A White Rock ceramic artist is one of those highlighted in this year’s 19th annual Eastside Culture Crawl, which will open a door to studios, homes and garages – wherever art is made – from Nov. 19 to 22.
James Kemp, an Elgin Park Secondary grad (class of 2000) will be opening his space at the Acme Studio at Hastings and Columbia to public scrutiny, showing not only his conceptual sculptural pieces (as highlighted by his Morphology series) but also a range of functional – and more affordable – ceramic ware.
Known for using odd and unexpected materials in his work, Kemp – currently represented by Vancouver’s Robert Lynds Gallery in False Creek – is making an international name for himself as an experimentalist artist pushing the limits of conventional ceramics work.
That’s especially true with his larger, unusually-textured and thought-provoking pieces such as the Morphology series – showcased at the Museum of Modern Ceramic Art at Gifu, Japan in which rounded organic-seeming forms are contrasted with more geometric shapes redolent of twisting staircases.
“They definitely ‘get’ this kind of work in Japan – they’re more open to mixed media in ceramics than here and also in the States,” said Kemp who also recently had a year-long stint as an artist-in-residence at Port Moody Arts Centre.
“Depending on what people are more accepting of, predetermines where I can send my work. I’m still working around restrictions.”
Driftwood, styrofoam, nylon, Plexiglas, steel and concrete have all played a part in his works, he acknowledges, challenging conventional definitions of ceramic practice.
Born in Etobicoke, Ont., he came to White Rock as a toddler of three-and-a-half. With parents both in the teaching profession, Kemp, who attended Crescent Park, Sunnyside and Chantrell Creek elementaries, was a surprisingly late arrival to the ranks of career artists.
“When I was in high school at Elgin I spent most of my time at home either drawing or playing basketball,” he admitted. “I really didn’t want to take art at school, but I took drama instead with Stan Engstrom.”
It was good for his social life, he added.
“Drama was nice because it was where kids of all grades would end up – it gave you the freedom to develop as a person.”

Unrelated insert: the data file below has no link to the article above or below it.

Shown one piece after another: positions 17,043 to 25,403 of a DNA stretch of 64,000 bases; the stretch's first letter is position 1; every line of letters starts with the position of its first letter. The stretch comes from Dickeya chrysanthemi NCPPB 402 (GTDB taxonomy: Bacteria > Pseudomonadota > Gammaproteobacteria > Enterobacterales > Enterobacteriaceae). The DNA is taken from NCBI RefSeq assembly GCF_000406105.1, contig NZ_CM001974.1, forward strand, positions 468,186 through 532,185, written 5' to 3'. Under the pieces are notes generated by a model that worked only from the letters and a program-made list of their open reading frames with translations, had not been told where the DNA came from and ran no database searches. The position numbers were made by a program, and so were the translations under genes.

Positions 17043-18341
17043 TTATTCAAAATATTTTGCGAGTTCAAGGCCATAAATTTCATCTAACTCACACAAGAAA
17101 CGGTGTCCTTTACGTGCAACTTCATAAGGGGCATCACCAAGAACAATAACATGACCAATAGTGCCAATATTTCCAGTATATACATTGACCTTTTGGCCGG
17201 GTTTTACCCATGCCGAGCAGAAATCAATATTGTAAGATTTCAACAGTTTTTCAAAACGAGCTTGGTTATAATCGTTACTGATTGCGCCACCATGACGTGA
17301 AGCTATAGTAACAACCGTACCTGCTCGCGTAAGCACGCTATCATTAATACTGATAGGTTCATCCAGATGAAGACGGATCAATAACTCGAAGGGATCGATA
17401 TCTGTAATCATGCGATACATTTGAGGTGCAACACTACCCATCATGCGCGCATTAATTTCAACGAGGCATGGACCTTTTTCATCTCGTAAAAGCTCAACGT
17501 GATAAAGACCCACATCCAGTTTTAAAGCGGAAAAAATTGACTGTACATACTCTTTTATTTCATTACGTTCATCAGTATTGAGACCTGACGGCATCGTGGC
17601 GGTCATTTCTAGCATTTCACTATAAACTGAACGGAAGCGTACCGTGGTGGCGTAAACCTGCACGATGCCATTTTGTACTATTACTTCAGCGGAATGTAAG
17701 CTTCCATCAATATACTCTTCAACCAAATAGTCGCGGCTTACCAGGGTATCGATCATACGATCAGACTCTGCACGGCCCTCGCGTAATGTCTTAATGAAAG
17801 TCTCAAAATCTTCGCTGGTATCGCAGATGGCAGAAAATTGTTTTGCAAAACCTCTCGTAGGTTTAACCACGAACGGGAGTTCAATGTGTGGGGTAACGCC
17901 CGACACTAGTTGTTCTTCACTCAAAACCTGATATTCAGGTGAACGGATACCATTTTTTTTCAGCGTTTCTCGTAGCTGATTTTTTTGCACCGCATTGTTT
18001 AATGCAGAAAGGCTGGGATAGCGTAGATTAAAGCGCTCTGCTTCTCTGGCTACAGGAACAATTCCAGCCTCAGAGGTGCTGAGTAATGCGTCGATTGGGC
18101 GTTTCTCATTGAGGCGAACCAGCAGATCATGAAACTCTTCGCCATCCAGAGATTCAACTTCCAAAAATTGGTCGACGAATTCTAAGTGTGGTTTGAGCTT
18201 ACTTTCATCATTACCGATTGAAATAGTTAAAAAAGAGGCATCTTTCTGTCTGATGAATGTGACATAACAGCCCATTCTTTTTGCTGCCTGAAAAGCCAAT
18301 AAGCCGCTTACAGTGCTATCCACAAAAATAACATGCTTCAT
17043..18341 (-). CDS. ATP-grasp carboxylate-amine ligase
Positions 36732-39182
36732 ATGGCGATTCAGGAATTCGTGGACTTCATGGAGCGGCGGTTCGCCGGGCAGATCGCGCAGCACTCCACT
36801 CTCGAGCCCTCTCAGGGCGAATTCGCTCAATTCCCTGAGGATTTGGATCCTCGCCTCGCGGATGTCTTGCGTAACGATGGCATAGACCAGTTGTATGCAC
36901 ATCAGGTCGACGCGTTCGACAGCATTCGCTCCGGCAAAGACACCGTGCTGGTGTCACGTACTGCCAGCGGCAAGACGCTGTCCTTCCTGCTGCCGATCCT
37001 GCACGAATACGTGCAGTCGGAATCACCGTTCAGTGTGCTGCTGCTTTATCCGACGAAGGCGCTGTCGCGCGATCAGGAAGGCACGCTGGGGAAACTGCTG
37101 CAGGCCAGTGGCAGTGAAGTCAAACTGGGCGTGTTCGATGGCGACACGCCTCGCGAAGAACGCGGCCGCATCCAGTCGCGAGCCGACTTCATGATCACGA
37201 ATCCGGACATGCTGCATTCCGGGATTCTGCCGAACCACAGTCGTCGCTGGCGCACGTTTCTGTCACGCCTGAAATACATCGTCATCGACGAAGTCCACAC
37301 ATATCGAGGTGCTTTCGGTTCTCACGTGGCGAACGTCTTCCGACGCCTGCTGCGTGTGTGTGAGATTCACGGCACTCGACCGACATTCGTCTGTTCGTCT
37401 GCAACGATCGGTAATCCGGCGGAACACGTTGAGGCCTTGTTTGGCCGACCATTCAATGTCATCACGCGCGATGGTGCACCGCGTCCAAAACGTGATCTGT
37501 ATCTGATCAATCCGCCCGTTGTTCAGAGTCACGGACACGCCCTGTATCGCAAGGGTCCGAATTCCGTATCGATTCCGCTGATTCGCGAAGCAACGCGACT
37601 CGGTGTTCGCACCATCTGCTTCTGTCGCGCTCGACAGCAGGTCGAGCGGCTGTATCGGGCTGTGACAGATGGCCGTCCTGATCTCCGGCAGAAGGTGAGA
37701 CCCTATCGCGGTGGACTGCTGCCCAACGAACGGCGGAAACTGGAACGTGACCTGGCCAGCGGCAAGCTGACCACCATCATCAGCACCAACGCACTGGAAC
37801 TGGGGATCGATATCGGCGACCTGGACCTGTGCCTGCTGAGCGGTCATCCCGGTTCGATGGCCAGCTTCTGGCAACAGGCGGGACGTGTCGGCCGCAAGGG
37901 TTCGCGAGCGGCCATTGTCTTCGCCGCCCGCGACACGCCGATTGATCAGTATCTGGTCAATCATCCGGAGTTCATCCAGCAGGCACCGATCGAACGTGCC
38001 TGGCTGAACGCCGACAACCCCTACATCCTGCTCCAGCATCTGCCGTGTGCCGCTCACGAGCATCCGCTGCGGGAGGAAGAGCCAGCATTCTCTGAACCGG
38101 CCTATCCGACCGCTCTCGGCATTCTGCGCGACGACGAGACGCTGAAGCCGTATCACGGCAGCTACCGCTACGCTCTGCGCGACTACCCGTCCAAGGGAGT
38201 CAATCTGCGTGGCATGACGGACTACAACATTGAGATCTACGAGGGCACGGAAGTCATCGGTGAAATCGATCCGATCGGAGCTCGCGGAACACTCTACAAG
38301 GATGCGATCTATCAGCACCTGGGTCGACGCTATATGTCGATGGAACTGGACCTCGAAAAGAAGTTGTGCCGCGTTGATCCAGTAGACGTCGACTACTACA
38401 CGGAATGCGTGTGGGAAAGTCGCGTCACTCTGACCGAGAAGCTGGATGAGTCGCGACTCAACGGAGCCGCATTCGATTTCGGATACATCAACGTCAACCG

But it wasn’t until he was a psychology undergrad at Kwantlen Polytechnic University that he discovered his love for ceramics, he said.
“I was trying to get into sculpture, but I was only able to get into ceramics – so I started making sculptures in ceramics,” he said.
There was an ‘aha’ moment for him in the course, he recalled.
“I was working on this piece at home – a self-portrait with a bird flying out of me – and when I brought it to school the teacher thought I’d cast my face.
“It was kind of a compliment, really that he thought I’d cast my face instead of sculpting it. I knew right then that I loved doing the work, and that I definitely had some kind of natural ability at it.”
Kemp did finish his bachelors psychology degree, but moved on to take a BFA at Emily Carr with the urging of his Kwantlen professor, Kent Anderson.
He acknowledges he chafed a little at the strictures of the curriculum while finding his own individual mode of expression.
“It was in my last year at Emily Carr that I hit the nail on the head,” he said.
“I got tired of the constraints and did what I wanted to do – exhaustion gave me the courage.”
Six years ago he joined the Fraser Valley Potters Guild, winning People’s Choice and Best Amateur Ceramic Artist honours in group shows. Subsequently he continued his training at community centres, and working as an apprentice with artists David Robinson and Liz Magor.
Kemp said that he likes working with pieces – as in the Morphology series – that may use unnatural, man-made elements such as styrofoam and steel and yet create from them natural-seeming shapes and textures.
For him, he said, it’s part of a fascination with a “false dichotomy in which the human seems separate from nature.”
“And yet we are nature,” he said, adding that pervasive conditioning to desire manufactured goods is “a major culprit in the destruction of our ecosystem.”
The aesthetic seeds of such work, however, he traces to discovering a piece of metal as a boy, while walking on the beach from White Rock to Crescent Beach.
“Somebody must have been pouring metal on the beach and it had taken on the undulating, pitted, natural texture of the sand. Half-an-hour’s walk away I found another similar piece and it was only much later that I found out that both pieces fitted together.
“For me, it was ‘how can I create this texture?’,” he said.
For more information on Kemp’s work, visit sculpturejameskemp.weebly.com
For information on all the artists and location of studios participating in the current cultural crawl, visit culturecrawl.ca